West Virginia is sued for road-blocking new moving companies

By Kyla Asbury | Jun 15, 2016

CHARLESTON – A Virginia man is suing West Virginia officials after he says it is imposing unconstitutional restrictions on entry into the moving business.

CHARLESTON – A Virginia man is suing West Virginia officials after he says it is imposing unconstitutional restrictions on entry into the moving business.

Ingrid Ferrell, in her official capacity as executive secretary of the West Virginia Public Service Commission; Michael A. Albert, Brooks F. McCabe and Kara Williams, in their official capacities as commissioners of the West Virginia Public Service Commission; and Attorney General Patrick Morrisey were all named as defendants in the suit.

Arthur Vogt and his company, Vogt Ventures, which is doing business as Lloyd’s Transfer & Storage, claim Lloyd’s is based on Berryville, Va., which is about ten miles from the West Virginia border, according to a complaint filed May 19 in the U.S. District Court for the Southern District of West Virginia.

Vogt and his company have lawfully served clients in the mid-Atlantic region with a range of moving services, including interstate moves to and from West Virginia and they want to provide local, intrastate moving services within West Virginia, but are prohibited without a Certificate of Convenience and Necessity, according to the suit.

Vogt claims to obtain a certificate, applicants must submit to a procedure that allows protestors, including established moving companies, to effectively “veto” the issuance of certificates to new moving companies.

“Specifically, established moving companies may intervene in the process, triggering a hearing,” the complaint states. “ Under the challenged laws, and West Virginia Supreme Court precedent, the commission shall deny a certificate where it finds that additional competition would take business away from the incumbent moving companies.”

This protest and intervention procedure unduly burdens interstate commerce and bears no rational relationship to a legitimate governmental interest, according to the suit.

Vogt claims the commission has not granted a single certificate in more than 15 years to any applicant that has been protested by an established moving company and it has been more than 30 years since the commission granted a certificate to any out-of-state moving company.

The only certificate granted in 15 years out of more than a dozen sought was granted to a West Virginia-headquartered moving company that drew no protests from any established moving company, according to the suit.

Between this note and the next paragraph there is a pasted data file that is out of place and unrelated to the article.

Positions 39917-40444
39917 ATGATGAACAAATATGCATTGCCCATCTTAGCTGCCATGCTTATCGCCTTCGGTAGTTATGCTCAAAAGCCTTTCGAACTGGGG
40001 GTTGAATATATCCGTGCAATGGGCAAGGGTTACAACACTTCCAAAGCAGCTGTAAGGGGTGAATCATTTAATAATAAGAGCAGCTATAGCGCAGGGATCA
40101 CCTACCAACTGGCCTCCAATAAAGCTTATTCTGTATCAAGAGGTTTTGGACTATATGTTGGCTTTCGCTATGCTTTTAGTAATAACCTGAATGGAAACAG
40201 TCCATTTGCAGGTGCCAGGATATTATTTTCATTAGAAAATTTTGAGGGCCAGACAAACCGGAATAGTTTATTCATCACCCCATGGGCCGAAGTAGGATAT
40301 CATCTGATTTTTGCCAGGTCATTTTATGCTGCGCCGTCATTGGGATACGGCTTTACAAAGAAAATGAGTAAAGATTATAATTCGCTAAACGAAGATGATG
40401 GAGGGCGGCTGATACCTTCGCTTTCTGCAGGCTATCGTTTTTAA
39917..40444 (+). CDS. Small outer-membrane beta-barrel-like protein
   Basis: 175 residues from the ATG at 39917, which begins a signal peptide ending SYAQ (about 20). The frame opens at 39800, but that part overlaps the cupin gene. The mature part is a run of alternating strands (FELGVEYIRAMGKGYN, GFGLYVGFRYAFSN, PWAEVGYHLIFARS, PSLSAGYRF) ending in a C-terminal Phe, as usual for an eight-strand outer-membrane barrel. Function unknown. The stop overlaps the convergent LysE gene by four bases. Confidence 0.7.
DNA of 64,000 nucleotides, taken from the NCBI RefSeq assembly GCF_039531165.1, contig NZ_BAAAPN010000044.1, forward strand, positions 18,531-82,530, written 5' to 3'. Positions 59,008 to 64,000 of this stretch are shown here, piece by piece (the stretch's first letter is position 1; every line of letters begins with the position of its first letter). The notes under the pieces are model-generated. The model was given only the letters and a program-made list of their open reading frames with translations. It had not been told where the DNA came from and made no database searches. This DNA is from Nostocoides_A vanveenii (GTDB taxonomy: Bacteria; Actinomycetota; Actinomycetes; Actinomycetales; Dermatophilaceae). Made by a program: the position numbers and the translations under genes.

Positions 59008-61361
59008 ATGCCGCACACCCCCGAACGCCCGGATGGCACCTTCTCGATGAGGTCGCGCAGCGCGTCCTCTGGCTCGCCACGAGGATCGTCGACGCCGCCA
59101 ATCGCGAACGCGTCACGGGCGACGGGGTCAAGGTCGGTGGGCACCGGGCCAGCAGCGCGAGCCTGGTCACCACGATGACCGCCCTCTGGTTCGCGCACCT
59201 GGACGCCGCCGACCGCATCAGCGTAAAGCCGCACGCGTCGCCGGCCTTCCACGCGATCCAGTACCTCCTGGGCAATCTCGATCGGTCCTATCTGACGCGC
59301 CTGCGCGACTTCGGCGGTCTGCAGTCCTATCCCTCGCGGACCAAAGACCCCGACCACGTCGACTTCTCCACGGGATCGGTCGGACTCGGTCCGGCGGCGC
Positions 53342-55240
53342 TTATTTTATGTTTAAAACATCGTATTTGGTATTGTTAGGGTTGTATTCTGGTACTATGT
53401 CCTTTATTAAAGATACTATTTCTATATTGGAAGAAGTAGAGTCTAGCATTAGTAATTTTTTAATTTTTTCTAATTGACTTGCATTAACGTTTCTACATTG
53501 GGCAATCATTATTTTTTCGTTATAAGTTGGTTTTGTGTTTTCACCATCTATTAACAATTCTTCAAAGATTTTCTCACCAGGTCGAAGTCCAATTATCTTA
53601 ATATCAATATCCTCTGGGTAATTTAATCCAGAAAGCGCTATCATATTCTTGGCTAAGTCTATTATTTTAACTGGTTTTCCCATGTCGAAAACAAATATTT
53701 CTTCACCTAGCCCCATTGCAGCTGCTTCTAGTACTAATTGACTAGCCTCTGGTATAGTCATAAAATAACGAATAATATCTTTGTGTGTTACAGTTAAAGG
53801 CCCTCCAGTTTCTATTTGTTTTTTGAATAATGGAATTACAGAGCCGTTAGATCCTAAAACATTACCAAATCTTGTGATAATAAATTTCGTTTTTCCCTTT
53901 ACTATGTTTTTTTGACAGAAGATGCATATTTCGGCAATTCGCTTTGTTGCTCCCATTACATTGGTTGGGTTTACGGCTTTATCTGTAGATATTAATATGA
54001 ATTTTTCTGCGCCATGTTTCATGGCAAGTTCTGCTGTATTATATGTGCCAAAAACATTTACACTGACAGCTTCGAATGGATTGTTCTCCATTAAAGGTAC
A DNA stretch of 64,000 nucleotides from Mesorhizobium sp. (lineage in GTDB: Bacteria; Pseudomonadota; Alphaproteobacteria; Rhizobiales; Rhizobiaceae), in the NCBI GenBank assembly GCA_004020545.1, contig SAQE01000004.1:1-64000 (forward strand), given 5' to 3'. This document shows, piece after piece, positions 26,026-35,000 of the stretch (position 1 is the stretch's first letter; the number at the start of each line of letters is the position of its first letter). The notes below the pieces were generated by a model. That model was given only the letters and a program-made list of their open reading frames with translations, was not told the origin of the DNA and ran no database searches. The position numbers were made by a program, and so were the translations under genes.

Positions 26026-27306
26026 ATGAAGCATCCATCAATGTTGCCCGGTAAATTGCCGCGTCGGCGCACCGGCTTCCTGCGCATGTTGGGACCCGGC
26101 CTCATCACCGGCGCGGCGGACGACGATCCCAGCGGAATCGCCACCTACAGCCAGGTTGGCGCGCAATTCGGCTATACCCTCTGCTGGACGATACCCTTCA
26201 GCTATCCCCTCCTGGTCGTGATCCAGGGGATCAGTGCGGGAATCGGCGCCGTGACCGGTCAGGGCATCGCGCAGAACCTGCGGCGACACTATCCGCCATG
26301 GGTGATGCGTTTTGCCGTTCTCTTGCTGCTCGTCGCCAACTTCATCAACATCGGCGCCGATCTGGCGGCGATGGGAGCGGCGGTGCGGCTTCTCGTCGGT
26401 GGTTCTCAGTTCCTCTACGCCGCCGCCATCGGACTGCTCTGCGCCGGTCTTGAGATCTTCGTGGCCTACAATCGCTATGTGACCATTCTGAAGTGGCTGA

Larry Salzman of Pacific Legal Foundation, one of Vogt’s attorneys, said this “Competitor’s Veto” law is a violation of the U.S. Constitution.

“Striking down this law will improve choices for consumers,” Salzman said. “Pacific Legal Foundation has successfully fought these laws in five other states. They should be struck down in West Virginia, as well.”

Salzman said after fighting the laws in Pennsylvania, Kentucky, Missouri, Oregon and Montana, those states’ laws were either struck down or repealed.

“West Virginia makes it illegal to run a moving business if existing moving companies object,” Salzman said.

Salzman said the laws harm entrepreneurs and consumers alike.

“This law has nothing to do with protecting public health and safety, but everything to do with protecting established businesses from honest competition,” he said. “That’s not only unfair, it violates the U.S. Constitution.”

When Vogt applied for a Certificate of Necessity, his application was challenged by the largest moving company in West Virginia. He spent a full year, and $10,000 in legal fees, responding to the challenge.

Even though the protesting firm does not have offices within 100 miles of Vogt’s, West Virginia bureaucrats still found no “need” for Vogt’s competition in the state, according to a PLF press release.

“People are flabbergasted when we tell them we cannot do a move within the state of West Virginia,” Vogt said in the press release. “I can move you to Brazil, I can move you to Wisconsin. But for no good reason, I’m not allowed to do a move in West Virginia, 11 miles from my office.”

Vogt said he was fighting the battle in memory of his wife, who passed away when they were trying, unsuccessfully, to get the West Virginia license.

Vogt is seeking an entry of judgment declaring the certificate program unconstitutional. Along with Salzman, he is also being represented by Luke Lafferre of DInsmore & Shohl; and Anastasia P. Boden of Pacific Legal Foundation.

The case is assigned to District Judge John T. Copenhaver Jr.

U.S. District Court for the Southern District of West Virginia case number: 2:16-cv-04492

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